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A number of studies have established a body of evidence linking nut consumption to potential beneficial effects for heart disease, diabetes, Alzheimer's Disease, and cancer:
Heart Disease: Researchers from Loma Linda
University (California, USA) studied results of 25 nut consumption
trials involving 583 men and women with normal and high cholesterol
levels. Results showed that daily consumption of a small bag (67g) of
nuts reduced total cholesterol by 5.1% and LDL cholesterol by 7.4%.
Eating nuts was also found to reduce triglyceride levels by 10.2% in
participants with blood triglyceride levels of at least 150 mg/dL, but
not in those with lower levels. The benefits of nut consumption were
greatest in those with high baseline LDL cholesterol levels and a low
body mass index (BMI).
A team from Pennsylvania State University (Pennsylvania, USA) followed a group of 25 men and women with mildly elevated cholesterol levels, for a five-week period. One subgroup consumed an “average” American diet [33% total fat, including 11% monunsaturated fatty acids (MUFA) and 5% polyunsaturated fatty acids (PUFA)] and the other subgroup ate a Macadamia nut-rich diet [33% total fat, including 18% MUFA and 5% PUFA]. In the group consuming the macadamia nut-rich diet, the ratio of total cholesterol to HDL cholesterol decreased (4.60, versus 4.90 in the group following the American diet). In addition, the macadamia nut-diet group experienced a decrease in LDL (low-density, or “bad”) cholesterol (3.14 mmol/L, versus 3.44 mmol/L in the group following the American diet).
Diabetes: Yale University School of Medicine (Connecticut, USA) researchers studied 14 women and 10 men, median age 58 years, with type 2 diabetes, assigning some of them to consume 56 grams of walnuts daily, for 8 weeks. At the conclusion of the study period, the researchers found significant improvements in the function of the blood vessel lining (endothelium), with blood flow improved by 2.2% in the group that consumed walnuts (as compared to 1.2% in the non- supplemented group). The walnut-enriched diet also increased lowered serum total cholesterol and low-density lipoprotein.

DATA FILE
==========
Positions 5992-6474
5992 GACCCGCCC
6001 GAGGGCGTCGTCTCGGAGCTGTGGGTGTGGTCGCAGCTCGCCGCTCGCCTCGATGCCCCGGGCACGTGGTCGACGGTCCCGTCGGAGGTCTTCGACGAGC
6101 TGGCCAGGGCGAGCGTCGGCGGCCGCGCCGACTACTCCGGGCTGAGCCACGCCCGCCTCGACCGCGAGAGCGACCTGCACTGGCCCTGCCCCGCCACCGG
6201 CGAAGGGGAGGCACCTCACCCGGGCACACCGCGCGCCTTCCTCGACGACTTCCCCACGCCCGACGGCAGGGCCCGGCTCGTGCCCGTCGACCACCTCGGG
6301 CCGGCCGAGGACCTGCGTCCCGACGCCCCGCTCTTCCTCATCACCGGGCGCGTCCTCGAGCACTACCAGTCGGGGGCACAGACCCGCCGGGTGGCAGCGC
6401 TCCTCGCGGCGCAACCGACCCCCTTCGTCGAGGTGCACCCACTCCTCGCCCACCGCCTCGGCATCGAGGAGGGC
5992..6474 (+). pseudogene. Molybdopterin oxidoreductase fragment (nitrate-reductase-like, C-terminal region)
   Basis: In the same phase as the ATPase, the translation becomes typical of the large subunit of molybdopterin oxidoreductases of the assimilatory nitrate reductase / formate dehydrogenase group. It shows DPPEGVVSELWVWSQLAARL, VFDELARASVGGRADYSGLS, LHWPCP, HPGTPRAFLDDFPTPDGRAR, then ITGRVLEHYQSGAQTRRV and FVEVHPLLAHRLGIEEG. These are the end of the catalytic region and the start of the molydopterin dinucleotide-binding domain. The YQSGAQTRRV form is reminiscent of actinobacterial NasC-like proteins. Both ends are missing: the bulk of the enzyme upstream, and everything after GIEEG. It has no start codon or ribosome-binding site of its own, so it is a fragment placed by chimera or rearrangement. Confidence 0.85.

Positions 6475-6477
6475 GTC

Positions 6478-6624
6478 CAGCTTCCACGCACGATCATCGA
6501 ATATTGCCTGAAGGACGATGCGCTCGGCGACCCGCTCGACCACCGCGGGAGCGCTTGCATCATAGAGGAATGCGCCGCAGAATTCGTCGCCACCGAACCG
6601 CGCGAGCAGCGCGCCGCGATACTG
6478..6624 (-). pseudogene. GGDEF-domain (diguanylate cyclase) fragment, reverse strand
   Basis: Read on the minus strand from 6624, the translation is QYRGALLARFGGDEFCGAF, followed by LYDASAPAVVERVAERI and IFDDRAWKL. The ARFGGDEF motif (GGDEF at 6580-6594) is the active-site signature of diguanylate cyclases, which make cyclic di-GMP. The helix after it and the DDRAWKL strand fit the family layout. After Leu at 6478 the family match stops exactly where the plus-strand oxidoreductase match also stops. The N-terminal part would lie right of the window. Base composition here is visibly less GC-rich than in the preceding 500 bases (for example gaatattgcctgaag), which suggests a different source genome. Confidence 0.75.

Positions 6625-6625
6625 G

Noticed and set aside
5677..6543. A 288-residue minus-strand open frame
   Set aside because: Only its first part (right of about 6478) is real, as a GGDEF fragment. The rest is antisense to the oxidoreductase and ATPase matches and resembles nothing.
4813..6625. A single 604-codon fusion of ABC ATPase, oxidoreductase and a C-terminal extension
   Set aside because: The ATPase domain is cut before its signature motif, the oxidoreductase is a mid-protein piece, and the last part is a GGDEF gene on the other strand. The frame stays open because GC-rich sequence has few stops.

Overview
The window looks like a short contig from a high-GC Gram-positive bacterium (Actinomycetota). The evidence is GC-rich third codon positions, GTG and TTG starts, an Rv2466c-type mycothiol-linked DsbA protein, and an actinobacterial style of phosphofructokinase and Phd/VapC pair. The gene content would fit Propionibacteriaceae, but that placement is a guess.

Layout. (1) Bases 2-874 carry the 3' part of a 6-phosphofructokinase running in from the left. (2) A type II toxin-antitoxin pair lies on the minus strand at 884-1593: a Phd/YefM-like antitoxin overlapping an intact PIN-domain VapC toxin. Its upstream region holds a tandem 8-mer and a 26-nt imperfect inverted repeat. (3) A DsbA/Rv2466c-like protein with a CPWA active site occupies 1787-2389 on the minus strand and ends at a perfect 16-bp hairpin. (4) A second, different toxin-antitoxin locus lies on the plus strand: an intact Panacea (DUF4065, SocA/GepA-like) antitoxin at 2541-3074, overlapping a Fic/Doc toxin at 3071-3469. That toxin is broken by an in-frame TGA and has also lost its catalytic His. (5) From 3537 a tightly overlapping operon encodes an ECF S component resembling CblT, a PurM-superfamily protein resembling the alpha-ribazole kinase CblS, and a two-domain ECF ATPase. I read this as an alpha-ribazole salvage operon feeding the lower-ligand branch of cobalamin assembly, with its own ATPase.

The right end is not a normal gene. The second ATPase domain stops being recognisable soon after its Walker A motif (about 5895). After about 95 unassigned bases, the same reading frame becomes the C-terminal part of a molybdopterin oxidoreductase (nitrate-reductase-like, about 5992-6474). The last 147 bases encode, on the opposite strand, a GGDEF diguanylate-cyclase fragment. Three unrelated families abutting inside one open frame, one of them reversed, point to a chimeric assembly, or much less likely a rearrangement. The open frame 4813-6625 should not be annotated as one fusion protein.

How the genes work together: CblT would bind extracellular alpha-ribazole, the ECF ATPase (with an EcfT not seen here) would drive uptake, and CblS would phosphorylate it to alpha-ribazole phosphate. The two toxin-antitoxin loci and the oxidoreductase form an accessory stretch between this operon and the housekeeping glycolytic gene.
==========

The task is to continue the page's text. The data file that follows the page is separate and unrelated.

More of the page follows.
Researchers from University of Montreal (Canada) studied whether cashew extracts could improve the body's response to its own insulin. Examining the impact of leaves, bark, seeds and apples from cashew trees, native to northeastern Brazil and other countries of the southern hemisphere, the team found that only cashew seed extract significantly stimulated blood sugar absorption by muscle cells, with extracts of other plant parts having no such effect.
Alzheimer’s Disease: A team New York State Institute for Basic Research in Developmental Disabilities (New York, USA) studied the effect of dietary supplementation of walnuts on the memory, anxiety and learning skills in a mouse model of Alzheimer’s Disease. The team fed walnuts to the mice, and observed that mental skills were preserved. In contrast, the Alzheimer-model mice that were not fed the nuts suffered a dramatic loss in learning, memory and physical and emotional control.
Texas Woman’s University (Texas, USA) researchers studied 36 healthy subjects, each of whom either were assigned to an intervention group consisting of a pistachio diet or a control group. After a two-week baseline period, an intervention period of four weeks followed in which the intervention group was provided with 68 grams (about 2 ounces or 117 kernels) of pistachios per day (the control group ate a normal diet). The researchers observed a significant increase in energy-adjusted dietary intake of gamma-tocopherol at weeks three and four in those on the pistachio diet, as compared with those on the control diet. The similar effect was seen at weeks five and six among those on the pistachio diet compared with those on the control diet. For those on the pistachio diet, cholesterol-adjusted serum gamma-tocopherol was significantly higher at the end of the intervention period compared to baseline.
Prostate Cancer: Researchers from the University of California/Davis (California, USA) fed a diet with whole walnuts to mice that had been genetically programmed to get prostate cancer. After 18 weeks, the researchers found that consuming the human equivalent of 2.4 ounces of walnuts per day resulted in significantly smaller, slower-growing prostate tumors, as compared to mice consuming the same diet with an equal amount of fat, but not from walnuts. The team also found that not only was prostate cancer growth reduced by 30 to 40%, but the mice had lower blood levels of a particular protein, insulin-like growth factor (IGF-1), which has been strongly associated with prostate cancer.
Nuts can be part of a heart-healthy diet pattern that may prove to be key dietary interventions in some of today’s leading diseases. Because they are calorically dense, enjoy no more than 3 ounces of nuts per day as part of a balanced diet.
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First, the answer is yes, retinol can make wrinkles worse, especially when you first start using it. What is happening is a drying effect, and one can get epidermal sliding from separation from the dermis. But this is temporary, and will eventually end up tightening the skin around the eyelids, provided you are using a potent retinol preparation.